Kitchen K-Mistry

Use these short podcasts to introduce children to the chemistry they can find all around them in the kitchen

FunKids Radio and the RSC have teamed up again, and chemistry superhero K-Mistry has returned! An engaging set of resources to spark an interest in real-world chemistry.

Kitchen K-mistry


Learn about bacteria and fungi, including yeast, as examples of micro-organisms that are alive. Introduces the fact that bacteria play many roles in our everyday lives; children will be able to give examples, including bread and cheese making.

Beat it

Learn about ‘reversible’ and ‘irreversible changes’, and that heat is not always required for a substance to change state. Being able to recognise the difference between chemical reaction and state changes.

Big freeze!

Learn that bacteria are alive and are responsible for why foods spoil, and how lowering the temperature reduces the activity of bacteria, but doesn’t kill them

Colourful food

Explore how different colours are made by mixing primary paints or pigments together to form secondary colours. Investigate separating colours from sweets or pens using chromatography. How foods get their colour; that some are natural and some are synthetic.

Dense liquids

Discover what is meant by the term ‘density’ and that different liquids can have different densities.


Get students researching components of different foods, such as iron, calcium and carbohydrates, and how these provide nutrition for the body, e.g. calcium for teeth and bones.

Hubble bubble

Define what is meant by the terms solids, liquids, gases and changes of state. Also the terms ‘reversible change’ and ‘irreversible change’. Demonstrating the properties of the different states of matter, and how reversible/irreversible changes have roles in our everyday lives, including in the kitchen.


Explore the process of jelly making, to reinforce ideas about dissolving and chemical change, and investigate the best method to make a perfect dessert

Low fat

Looking at diets and healthy eating: children could explore the food pyramid, what a balanced diet is and why we need one, and they could explore which foods belong to which food group

Mixed up

What is meant by the terms ‘solution’ and ‘mixture’? Define the different types of mixtures, including solid-solid, liquid-liquid, and solid-liquid and the different separation techniques suitable for separating these mixtures.


There are methods to slow the process of decomposition. These processes don’t kill the bacteria, but either prevent them growing in the first place or slow the rate of decomposition by reducing the activity of the bacteria. Food will still decompose eventually, but at a much slower rate.


Learn that food decomposes, and that living bacteria are largely responsible. Investigate how/why different foods decompose at different rates.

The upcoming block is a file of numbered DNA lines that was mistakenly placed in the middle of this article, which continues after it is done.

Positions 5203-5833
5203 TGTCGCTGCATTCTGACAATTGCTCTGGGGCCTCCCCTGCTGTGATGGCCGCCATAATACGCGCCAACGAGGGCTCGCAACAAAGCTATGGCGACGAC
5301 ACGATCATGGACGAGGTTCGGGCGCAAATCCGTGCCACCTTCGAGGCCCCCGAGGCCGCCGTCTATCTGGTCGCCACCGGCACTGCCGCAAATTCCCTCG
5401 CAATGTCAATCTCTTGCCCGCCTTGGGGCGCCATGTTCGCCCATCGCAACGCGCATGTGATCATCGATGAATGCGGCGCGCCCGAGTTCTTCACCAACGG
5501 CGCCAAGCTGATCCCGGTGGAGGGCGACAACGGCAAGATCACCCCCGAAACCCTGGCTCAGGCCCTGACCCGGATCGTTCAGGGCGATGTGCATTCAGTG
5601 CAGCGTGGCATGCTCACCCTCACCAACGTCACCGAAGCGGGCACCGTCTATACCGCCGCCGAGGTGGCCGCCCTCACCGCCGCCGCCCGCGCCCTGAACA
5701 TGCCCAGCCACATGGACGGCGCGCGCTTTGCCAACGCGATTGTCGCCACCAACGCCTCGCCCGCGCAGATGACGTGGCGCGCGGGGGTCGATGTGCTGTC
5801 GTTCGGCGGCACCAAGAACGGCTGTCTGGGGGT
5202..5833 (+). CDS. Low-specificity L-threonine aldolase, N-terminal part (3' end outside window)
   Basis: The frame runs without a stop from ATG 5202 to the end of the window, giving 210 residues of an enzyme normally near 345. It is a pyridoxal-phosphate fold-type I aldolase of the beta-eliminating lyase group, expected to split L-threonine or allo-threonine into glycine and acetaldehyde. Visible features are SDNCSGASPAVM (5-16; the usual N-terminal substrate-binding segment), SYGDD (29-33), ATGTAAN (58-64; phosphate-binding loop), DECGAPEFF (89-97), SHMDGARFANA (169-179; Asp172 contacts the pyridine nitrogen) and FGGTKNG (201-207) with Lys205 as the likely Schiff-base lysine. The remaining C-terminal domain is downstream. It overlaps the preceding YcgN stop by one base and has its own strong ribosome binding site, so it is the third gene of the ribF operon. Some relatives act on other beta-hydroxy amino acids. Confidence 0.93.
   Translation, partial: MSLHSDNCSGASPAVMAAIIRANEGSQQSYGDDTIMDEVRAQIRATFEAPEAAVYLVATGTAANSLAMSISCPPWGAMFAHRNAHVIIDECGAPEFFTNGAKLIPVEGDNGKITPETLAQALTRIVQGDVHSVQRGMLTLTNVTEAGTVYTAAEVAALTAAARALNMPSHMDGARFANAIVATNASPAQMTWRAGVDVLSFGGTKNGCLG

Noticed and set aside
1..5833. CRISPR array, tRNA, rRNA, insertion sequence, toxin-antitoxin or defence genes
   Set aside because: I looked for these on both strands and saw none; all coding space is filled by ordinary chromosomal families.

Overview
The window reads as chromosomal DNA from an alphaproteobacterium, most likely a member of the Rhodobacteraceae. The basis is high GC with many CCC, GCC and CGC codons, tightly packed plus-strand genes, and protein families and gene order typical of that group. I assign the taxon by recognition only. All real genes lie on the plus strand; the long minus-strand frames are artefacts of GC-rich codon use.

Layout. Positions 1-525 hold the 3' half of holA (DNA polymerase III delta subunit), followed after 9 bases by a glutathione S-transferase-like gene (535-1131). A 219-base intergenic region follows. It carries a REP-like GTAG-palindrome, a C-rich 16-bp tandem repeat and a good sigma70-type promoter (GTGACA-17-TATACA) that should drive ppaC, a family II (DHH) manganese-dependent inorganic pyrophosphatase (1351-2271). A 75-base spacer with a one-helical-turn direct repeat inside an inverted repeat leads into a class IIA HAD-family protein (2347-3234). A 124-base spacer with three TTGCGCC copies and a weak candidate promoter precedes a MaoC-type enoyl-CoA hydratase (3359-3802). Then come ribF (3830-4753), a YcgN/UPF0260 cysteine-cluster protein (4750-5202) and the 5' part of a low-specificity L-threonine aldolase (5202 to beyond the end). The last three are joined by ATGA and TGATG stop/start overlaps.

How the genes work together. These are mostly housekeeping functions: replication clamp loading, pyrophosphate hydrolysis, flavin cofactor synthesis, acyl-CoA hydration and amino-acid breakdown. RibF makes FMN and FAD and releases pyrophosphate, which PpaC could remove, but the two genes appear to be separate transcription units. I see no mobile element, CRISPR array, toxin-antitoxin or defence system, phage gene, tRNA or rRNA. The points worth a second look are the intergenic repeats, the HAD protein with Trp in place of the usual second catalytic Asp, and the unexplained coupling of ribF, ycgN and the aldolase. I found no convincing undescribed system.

When salt dissolves in water a salt solution called brine is formed, it can be used to preserve food. Salt also affects the freezing point of water, which is why it is used to prevent ice forming on roads.

Sensational states

Explore different materials, and then group them accordingly. Look at what happens to some materials when they are heated or cooled and describe these processes in terms of changing states, using accurate scientific language.

Something smells

Identify, name, draw and label the basic parts of the human body and say which part of the body is associated with each sense

Sweet and sour

FunKids Radio and the RSC have teamed up again, and chemistry superhero K-Mistry has returned to introduce children to the chemistry they can find all around them, in their kitchen!


Identify and compare the suitability of a variety of everyday materials, including wood, metal, plastic, glass, brick, rock, paper and cardboard for particular uses. In particular, this introduces the excisting propeties of Teflon.

Turn up the heat

Define what is meant by the terms reversible and irreversible changes, and be able to identify these changes. Why some changes are irreversible, escpecially in relation to heat!


Students learn that in the acid-carbonate reaction, the powder disappearing is not like the process of dissolving. Here it has been changed into a new material and cannot be recovered. Acidic substances are all around and that they can affect the human body as well as the environment.


Show that some substances can be dissolved in liquids, and that they don’t ‘disappear’; water often contains dissolved minerals, such as sodium and fluoride. Solids can be recovered from a solution using evaporation. Water can change state and this process is reversible, for example ice and water are chemically the same, and that ice is water in a different state of matter.